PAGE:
Two Libyans thought to be involved in carrying out bombing
Two Libyans have been identified as suspects in the ongoing investigation into the Lockerbie bombing, Scottish prosecutors have confirmed.
They believe the two individuals were involved along with Abdelbaset al-Megrahi - the only person to have been convicted of the 1988 atrocity in which 270 people were killed.
Megrahi, who was released from jail by the Scottish Government in 2009 on compassionate grounds after being diagnosed with prostate cancer, died in 2012 protesting his innocence.
Scotland’s Lord Advocate Frank Mulholland QC recently met the US Attorney General, Loretta Lynch, in Washington to review progress made in the ongoing investigation.
They have now requested permission from the Libyan authorities for Scottish police and the FBI to interview the two unnamed suspects in Tripoli.
A Crown Office spokesman said: “The Lord Advocate and the US Attorney General have recently agreed that there is a proper basis in law in Scotland and the United States to entitle Scottish and US investigators to treat two Libyans as suspects in the continuing investigation into the bombing of flight Pan Am 103 over Lockerbie.
“The Lord Advocate has today, therefore, issued an International Letter of Request to the Libyan attorney general in Tripoli which identifies the two Libyans as suspects in the bombing of flight Pan Am 103.
“The Lord Advocate and the US Attorney General are seeking the assistance of the Libyan judicial authorities for Scottish police officers and the FBI to interview two named suspects in Tripoli.
“The two individuals are suspected of involvement, along with Abdelbaset Ali Mohmed al-Megrahi, in the bombing of flight Pan Am 103 in December 1988 and the murder of 270 people.”
The Crown Office has not confirmed the names of the two suspects they are seeking to interview.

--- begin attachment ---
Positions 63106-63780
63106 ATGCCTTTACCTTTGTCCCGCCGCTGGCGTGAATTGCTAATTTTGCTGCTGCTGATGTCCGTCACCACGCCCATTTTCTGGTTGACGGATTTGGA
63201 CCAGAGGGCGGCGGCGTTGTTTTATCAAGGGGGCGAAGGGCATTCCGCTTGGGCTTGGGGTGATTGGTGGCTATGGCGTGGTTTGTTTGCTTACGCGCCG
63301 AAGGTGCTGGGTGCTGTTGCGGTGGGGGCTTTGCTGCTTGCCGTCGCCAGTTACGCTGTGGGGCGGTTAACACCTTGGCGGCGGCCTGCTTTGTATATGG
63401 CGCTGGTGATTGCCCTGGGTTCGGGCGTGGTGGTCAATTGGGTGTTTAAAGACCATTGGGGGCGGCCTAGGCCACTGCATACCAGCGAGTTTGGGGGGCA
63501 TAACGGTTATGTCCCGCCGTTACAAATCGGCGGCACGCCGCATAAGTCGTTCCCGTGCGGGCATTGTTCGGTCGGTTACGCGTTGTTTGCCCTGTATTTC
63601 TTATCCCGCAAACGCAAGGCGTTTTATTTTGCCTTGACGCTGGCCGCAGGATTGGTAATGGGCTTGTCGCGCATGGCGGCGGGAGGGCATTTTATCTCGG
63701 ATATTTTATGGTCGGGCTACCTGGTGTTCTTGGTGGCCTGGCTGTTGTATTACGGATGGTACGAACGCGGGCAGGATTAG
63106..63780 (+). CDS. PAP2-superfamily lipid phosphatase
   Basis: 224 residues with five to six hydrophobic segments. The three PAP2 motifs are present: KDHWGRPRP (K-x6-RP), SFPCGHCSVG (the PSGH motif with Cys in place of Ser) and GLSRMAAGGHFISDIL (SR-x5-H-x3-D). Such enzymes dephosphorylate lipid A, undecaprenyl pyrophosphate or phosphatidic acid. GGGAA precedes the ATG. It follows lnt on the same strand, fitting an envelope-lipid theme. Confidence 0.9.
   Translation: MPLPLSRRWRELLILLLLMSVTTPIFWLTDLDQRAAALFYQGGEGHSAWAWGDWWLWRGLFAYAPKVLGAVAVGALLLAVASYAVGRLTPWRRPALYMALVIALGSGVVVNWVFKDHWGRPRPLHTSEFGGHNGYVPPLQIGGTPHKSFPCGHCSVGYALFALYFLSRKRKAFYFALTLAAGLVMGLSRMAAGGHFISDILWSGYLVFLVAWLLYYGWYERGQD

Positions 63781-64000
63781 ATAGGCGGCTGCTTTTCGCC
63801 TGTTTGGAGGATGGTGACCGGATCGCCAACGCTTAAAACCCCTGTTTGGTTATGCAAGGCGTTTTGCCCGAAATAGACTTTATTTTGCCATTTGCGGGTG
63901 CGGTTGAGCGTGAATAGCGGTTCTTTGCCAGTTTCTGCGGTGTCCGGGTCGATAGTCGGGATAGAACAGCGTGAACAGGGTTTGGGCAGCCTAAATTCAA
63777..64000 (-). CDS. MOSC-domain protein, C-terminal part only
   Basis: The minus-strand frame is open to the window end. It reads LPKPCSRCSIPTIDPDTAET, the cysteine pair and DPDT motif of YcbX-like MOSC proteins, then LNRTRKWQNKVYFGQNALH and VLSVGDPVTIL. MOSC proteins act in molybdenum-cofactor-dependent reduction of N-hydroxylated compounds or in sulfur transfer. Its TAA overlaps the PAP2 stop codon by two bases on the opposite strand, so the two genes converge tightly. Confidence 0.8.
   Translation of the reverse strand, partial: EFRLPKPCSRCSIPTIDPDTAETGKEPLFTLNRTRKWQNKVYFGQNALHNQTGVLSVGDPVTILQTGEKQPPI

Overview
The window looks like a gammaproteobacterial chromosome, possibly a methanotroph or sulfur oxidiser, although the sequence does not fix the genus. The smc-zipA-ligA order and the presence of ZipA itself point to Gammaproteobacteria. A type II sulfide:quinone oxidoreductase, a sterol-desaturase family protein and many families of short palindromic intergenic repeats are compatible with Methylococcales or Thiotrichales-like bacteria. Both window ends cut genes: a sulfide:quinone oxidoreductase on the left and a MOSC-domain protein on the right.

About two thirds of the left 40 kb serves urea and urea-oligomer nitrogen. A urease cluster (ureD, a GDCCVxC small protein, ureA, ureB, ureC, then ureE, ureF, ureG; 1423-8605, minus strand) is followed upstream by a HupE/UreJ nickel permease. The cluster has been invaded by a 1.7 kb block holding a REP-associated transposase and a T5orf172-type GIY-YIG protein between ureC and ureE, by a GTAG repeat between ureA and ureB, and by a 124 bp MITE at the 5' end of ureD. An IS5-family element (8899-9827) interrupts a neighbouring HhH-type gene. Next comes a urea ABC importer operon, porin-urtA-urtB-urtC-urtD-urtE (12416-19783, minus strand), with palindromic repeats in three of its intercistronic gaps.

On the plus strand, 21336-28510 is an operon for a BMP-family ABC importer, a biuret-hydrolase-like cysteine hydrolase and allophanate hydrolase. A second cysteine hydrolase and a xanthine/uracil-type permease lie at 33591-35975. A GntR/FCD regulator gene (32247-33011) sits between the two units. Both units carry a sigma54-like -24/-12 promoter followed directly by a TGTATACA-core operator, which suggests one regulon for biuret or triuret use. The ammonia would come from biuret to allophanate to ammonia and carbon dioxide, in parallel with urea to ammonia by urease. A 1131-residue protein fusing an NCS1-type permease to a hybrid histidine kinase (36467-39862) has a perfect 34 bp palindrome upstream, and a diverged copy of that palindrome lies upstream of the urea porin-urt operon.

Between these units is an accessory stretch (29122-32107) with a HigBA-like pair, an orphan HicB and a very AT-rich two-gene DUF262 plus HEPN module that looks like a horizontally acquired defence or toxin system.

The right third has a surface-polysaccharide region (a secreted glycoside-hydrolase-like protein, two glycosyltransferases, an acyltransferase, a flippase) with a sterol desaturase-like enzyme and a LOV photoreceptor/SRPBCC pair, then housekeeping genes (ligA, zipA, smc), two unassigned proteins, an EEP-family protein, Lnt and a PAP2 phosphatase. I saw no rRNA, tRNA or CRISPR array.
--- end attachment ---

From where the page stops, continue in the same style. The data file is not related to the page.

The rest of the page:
The investigation into the bombing remains a joint operation between US and Scottish prosecutors, the Police Service of Scotland, and the FBI.
The flight was on its way from London to New York when it exploded above Lockerbie, in southern Scotland, on the evening of December 21, 1988, killing everyone on board and 11 people on the ground.
Megrahi was found guilty of mass murder following a trial at Camp Zeist in the Netherlands in 2001 and was jailed for life with a minimum term of 27 years behind bars. He lost his first appeal in 2002.
The following year, he applied to the Scottish Criminal Cases Review Commission for a review of his conviction.
A £1.1m investigation by the body led to a finding in 2007 of six grounds where it believed a miscarriage of justice may have occurred.
This decision opened the door to Megrahi’s second appeal against his conviction. Although a number of hearings had already been held before senior appeal judges, he dropped his appeal two days before being released from prison in August 2009.
Earlier this year, Scottish judges ruled relatives of the victims of the Lockerbie bombing should not be allowed to pursue an appeal on Megrahi’s behalf.
The group of British relatives had argued they had a ”legitimate interest” in trying to get his case back before a court for a full appeal.
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